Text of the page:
Nailing That CEO / Executive Role or What I Am Up to for the Next Five Years

I recently made the decision to get back into being a full time Local Government CEO. So, I thought I would share with you today part of that journey through a presentation I had to make at my interview with Council. The process I used here can be tailored made to suit your own aspirations to be a CEO, executive or senior manager. Please read on…

The brief was that all applicants had to deliver a presentation to the Shire council regarding the first 100 days as the new CEO. This included what areas of the organisation would be reviewed or audited during this time and what mechanism would be used to commence engaging with the seven towns and their surrounding communities of interest.

I summarised my thoughts at the start of the presentation by setting out what the first 100 days would consist of and then breaking these down further regarding the areas for review and what this would entail and then an overview on the community engagement process.

It’s up to you whether you have an introduction to each section of your presentation. Sometimes I do, and sometimes I don’t.

The challenge when taking over any organisation is assessing the culture, the weaknesses and threats and how you quickly mitigate these or eliminate them altogether. By using the above, you will quickly build trust and staff will start to have an open ear (mind) and start to think for themselves.

It’s all about the team(s). Individuals won’t last long into today’s workplace, regardless of where you are working: onsite, from home, remotely in another part of the world and so on.

Quickly identify all your stakeholders and let them know you have arrived! First impressions are always important and none more so than identifying who you need to reach out to in the first five days.

For local government in Western Australia, the matter of financial management is governed by both legislation and the Australian Accounting Standards, which in turn are based on the international standards. So, from the point of view of having appropriate systems and processes, this will be the same for any organisation, except we have some additional ones that are particular to local government.

The Albrecht Customer Service Triangle is so simple in its construct, but I have used it effectively in transforming organisations for many years. The above can be adjusted to suit any organisation or department (or branch) you may be responsible for.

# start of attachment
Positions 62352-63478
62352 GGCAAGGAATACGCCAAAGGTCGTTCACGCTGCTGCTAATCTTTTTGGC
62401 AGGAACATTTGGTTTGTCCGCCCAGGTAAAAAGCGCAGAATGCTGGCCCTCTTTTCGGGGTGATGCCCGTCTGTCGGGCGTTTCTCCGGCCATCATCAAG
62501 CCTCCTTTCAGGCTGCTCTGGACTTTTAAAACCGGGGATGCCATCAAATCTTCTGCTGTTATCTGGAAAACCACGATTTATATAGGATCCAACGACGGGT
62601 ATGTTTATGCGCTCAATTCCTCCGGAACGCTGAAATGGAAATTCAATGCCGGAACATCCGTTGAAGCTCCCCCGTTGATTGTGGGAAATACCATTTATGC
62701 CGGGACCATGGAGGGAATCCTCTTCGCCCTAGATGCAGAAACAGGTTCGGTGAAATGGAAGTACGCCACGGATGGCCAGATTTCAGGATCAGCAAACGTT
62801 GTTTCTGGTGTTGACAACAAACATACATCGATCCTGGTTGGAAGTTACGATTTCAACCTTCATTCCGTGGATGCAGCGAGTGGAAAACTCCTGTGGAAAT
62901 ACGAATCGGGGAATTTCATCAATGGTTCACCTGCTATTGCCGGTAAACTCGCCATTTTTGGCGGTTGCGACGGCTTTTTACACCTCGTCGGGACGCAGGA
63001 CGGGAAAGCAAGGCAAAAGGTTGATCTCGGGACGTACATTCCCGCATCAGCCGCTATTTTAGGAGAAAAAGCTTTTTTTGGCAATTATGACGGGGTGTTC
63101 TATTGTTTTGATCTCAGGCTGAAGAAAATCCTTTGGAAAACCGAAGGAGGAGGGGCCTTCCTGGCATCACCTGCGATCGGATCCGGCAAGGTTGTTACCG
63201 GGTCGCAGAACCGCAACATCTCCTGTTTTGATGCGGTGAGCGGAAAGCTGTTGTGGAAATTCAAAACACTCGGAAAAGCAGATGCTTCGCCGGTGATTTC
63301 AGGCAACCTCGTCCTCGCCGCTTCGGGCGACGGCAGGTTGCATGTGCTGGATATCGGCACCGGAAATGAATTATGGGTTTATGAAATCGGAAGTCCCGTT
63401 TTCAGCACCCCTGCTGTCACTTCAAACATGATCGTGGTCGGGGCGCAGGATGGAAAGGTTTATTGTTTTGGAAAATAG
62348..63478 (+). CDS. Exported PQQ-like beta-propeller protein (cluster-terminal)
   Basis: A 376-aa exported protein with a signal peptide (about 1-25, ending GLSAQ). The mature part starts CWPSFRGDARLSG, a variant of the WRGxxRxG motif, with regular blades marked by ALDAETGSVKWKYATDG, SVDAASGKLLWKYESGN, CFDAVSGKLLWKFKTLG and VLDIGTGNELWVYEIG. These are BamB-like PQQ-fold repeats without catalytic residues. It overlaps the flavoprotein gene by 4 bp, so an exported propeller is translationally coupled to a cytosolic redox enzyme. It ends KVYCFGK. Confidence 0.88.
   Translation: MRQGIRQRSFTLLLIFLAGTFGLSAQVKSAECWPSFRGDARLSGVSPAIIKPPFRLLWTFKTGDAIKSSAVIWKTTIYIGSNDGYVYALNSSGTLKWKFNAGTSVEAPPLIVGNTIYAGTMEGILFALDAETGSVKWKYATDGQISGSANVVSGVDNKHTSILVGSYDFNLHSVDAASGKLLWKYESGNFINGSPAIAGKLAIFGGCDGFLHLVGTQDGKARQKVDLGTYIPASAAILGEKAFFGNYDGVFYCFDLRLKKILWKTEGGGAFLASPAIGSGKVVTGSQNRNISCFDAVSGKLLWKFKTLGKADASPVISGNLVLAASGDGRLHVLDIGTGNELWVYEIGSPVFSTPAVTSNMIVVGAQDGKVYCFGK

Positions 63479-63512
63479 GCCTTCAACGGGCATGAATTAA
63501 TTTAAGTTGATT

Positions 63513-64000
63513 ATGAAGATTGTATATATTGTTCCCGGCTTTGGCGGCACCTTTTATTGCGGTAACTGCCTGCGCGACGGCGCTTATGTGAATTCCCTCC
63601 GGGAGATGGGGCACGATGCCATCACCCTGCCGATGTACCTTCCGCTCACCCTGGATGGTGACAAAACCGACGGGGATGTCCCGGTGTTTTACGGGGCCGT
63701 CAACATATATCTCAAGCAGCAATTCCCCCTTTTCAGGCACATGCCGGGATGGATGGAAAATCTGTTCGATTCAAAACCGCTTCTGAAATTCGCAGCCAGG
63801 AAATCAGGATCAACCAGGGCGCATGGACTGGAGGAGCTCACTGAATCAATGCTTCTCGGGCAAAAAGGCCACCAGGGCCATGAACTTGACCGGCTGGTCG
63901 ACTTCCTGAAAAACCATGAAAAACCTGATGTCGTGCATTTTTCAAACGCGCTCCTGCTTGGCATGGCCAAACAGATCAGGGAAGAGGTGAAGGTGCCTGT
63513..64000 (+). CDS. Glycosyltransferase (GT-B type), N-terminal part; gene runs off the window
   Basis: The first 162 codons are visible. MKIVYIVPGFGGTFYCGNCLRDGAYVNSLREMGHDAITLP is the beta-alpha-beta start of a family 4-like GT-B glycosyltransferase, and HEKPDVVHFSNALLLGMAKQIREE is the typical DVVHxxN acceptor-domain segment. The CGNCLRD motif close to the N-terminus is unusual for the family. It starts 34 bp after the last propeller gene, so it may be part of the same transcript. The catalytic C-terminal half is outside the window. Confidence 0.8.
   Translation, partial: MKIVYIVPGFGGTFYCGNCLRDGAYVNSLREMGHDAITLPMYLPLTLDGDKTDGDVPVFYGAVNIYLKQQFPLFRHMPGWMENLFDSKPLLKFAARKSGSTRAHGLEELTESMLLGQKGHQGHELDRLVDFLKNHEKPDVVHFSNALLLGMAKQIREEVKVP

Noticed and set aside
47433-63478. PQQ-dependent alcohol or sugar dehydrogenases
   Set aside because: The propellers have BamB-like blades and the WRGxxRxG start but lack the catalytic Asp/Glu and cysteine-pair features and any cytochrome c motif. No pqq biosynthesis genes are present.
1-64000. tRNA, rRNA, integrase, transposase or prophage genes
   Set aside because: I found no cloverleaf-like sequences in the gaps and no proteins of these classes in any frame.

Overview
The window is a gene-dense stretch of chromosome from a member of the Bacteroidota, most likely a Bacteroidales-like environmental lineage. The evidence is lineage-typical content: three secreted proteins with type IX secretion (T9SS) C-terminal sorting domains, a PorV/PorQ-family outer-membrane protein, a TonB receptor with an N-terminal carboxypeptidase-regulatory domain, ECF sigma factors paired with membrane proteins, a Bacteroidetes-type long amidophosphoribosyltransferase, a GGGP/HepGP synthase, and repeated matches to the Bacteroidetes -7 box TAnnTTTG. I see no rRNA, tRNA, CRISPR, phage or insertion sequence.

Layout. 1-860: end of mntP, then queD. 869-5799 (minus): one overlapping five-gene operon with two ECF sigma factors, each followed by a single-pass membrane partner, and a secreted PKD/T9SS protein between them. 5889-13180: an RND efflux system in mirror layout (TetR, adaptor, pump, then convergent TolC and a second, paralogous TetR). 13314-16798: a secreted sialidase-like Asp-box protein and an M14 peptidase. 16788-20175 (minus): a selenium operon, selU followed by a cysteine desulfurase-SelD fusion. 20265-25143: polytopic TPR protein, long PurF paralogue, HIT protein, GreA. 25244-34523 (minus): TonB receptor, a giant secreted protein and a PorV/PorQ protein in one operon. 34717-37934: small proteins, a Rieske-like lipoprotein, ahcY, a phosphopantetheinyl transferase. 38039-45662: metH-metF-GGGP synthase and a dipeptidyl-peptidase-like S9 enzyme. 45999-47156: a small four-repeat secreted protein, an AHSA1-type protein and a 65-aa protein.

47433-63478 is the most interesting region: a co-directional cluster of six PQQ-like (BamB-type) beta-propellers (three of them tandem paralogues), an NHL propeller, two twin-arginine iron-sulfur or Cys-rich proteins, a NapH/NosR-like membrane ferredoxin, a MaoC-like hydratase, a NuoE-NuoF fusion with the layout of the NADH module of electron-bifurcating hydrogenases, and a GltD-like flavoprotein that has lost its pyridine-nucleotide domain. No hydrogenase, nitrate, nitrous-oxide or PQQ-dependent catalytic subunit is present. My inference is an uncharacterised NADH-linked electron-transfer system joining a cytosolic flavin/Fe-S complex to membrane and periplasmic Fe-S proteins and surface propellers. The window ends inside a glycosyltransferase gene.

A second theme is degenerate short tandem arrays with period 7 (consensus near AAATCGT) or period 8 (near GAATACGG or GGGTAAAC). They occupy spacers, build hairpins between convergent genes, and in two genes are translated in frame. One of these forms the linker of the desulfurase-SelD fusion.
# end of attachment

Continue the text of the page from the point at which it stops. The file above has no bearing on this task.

What more can I say about good record keeping! Being open and transparent for any business is vital regarding future and ongoing success. It is also an effective way to deal with the social media armchair experts.

For those who are in the compliance game or tracking your systems and processes to help minimise risks, I have found a good tool to develop a compliance calendar. As a took it is extremely easy to issue compliance tasks and even easier for the respondent to provide an update for their responsibilities. Finally, the reporting mechanism is simple and clean – graphs in a flash.

Risk management and safety in the workplace go hand in hand. In terms of risk management, identifying those inherent risks as quickly as you can and tracking these is vital. With workplace safety, CEOs in Western Australia are now directly liable i.e. personally for any major mishap. This involves serious fines and imprisonment for up to 7 years.

So, like any customer, engaging with communities and the people and groups that make up those communities is a key challenge. Understanding social capital (trust) is critical and delivering outcomes based on quality is often difficult to sell because you are always up against “we want it now!”

The above is a classic example of a community project that was two years over due. I walked in and got it happening. The end result was a revitalised town center including commercial precinct and an internal bypass road for heavy transport. The town centre has become a safe place for all. On the bake of this success, the local government rebuilt trust around a whole range of issues.

Sustainability is a key challenge for any CEO or executive. The trick is to ensure that any strategic plan or other plan you have is based on sustainability principles. Also, keep it simple. I was able to boil down the who matter of social capital and sustainability in one slide.

The above engagement plan is based on IAP2 (public participation). The sections in yellow, orange, green and light blue highlight my thoughts on the types of engagement when.

So how did it all go? Well, as the recruitment consultant said to me, I was like Phar Lap compared to the other candidates (I think he might of been exaggerating a bit). If you’re an Aussie, you will know exactly what this means. Needless to say, I didn’t feel so old any more!

In case your wondering did I nail what I said I would do in the first 100 days? Absolutely, and then some 🙂

If you use a similar format to the above, I suspect you will come very close to realising, or you will achieve that next big step in your career. The bottom-line – make sure you do your homework.

To Lead Is To Let Go…